Rock Climbing Footwork: The Basics
When climbing, we generally have two points of contact with the wall: our feet and hands.
We tend to put a lot of our efforts into improving our grip strength and subtleties in hand positioning on holds. However, this often results in footwork being somewhat forgotten!
You can drastically improve your climbing performance by practising some simple footwork fundamentals!
1. Be Precise, Be Accurate!
Your warm-up is a great time to practise good footwork.
Take your time and place your foot accurately on the foothold.
Choose a specific point on a hold and aim to place your big toe on this point without bouncing it around.
Once it’s there, commit to that position!
2. Be Conscious of Foot Angle!
Is your heel above or below the line of the hold?
If the heel comes too high and you go on your tiptoes, the angle will become too great and it’s more likely that your foot will pop off the hold.
Dropping your heel increases the surface area of your shoe making contact. This is great when you’re smearing on volumes, for example. However, on holds, if the heel drops too low, it shifts the weight to the back of your foot, meaning there’s less force going through the toe. This reduces the friction and makes you more likely to pop.
There is no one size fits all. Each hold will be different. But, with conscious practice it will be easier to find the optimal position quickly!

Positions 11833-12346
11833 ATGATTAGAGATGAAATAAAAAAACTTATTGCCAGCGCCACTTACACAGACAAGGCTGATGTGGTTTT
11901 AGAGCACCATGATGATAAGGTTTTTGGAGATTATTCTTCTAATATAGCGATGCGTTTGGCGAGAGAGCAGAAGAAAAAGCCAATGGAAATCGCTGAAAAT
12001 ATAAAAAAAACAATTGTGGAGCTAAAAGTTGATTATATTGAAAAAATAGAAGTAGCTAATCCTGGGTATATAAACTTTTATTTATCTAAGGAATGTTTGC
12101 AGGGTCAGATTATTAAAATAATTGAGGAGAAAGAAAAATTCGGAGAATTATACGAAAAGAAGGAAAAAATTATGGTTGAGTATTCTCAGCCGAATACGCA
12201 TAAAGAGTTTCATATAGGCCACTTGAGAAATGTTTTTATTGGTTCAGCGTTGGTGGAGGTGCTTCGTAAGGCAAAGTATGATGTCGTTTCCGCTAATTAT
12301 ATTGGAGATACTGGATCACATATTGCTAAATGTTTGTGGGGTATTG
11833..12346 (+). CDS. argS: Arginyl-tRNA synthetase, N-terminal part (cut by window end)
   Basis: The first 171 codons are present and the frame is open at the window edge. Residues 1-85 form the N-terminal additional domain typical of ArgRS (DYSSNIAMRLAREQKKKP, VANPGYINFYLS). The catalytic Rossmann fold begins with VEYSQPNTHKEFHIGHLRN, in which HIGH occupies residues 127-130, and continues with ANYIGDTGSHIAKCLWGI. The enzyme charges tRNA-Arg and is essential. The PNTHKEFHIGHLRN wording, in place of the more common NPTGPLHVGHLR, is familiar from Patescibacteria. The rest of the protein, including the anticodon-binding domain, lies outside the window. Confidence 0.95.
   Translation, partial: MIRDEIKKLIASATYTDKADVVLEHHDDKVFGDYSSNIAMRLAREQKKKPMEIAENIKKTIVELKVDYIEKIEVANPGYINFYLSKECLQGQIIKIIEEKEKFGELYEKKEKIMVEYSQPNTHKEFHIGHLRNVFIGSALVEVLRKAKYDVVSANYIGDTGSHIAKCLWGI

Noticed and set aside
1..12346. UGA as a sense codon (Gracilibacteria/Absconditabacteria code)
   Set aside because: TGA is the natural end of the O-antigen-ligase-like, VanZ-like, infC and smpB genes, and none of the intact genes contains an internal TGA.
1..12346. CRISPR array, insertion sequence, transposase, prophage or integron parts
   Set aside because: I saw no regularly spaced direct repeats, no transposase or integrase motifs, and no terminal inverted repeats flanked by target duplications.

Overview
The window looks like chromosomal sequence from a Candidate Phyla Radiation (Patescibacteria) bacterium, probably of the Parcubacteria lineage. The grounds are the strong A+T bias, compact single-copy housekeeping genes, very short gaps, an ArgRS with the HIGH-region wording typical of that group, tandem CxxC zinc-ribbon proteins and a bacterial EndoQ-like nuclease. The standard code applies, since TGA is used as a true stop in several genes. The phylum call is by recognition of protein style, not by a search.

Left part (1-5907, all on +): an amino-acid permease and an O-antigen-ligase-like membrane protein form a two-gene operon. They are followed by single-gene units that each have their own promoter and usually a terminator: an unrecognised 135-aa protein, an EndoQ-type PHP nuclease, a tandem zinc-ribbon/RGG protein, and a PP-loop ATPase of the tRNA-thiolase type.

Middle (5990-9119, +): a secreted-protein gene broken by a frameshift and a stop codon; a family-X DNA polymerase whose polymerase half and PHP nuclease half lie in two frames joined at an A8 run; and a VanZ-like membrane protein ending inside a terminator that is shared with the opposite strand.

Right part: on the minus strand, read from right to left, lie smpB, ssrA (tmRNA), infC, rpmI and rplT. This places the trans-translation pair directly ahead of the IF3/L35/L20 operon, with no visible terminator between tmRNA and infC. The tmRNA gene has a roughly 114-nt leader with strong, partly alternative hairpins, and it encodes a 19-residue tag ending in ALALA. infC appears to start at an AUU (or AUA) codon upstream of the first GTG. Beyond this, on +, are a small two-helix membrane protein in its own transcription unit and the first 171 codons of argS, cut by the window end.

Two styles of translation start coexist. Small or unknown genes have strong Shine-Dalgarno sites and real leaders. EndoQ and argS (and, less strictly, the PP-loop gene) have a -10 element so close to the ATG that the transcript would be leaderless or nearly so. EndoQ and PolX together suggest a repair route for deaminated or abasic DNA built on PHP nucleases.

3. Practice Pivoting!
Learning to pivot on your feet allows you to move your hips and torso into more advantageous positions.
Practice placing the inside edge of your big toe on a large hold and then pivoting round so that the outside edge of your foot is on the hold.
Gradually make the hold smaller and smaller to refine this skill.
4. Trust Your Feet!
A properly weighted foot doesn’t pop!
This statement is generally true… but it’s easier said than done!
Transferring your bodyweight over the hold is one of the easiest ways to weight your foot but this takes some faith!
Again, the more you practise this, the easier it will become to trust the foot.
Also, lowering your centre of gravity and bending your knee as you apply pressure will result in greater force going through the feet.
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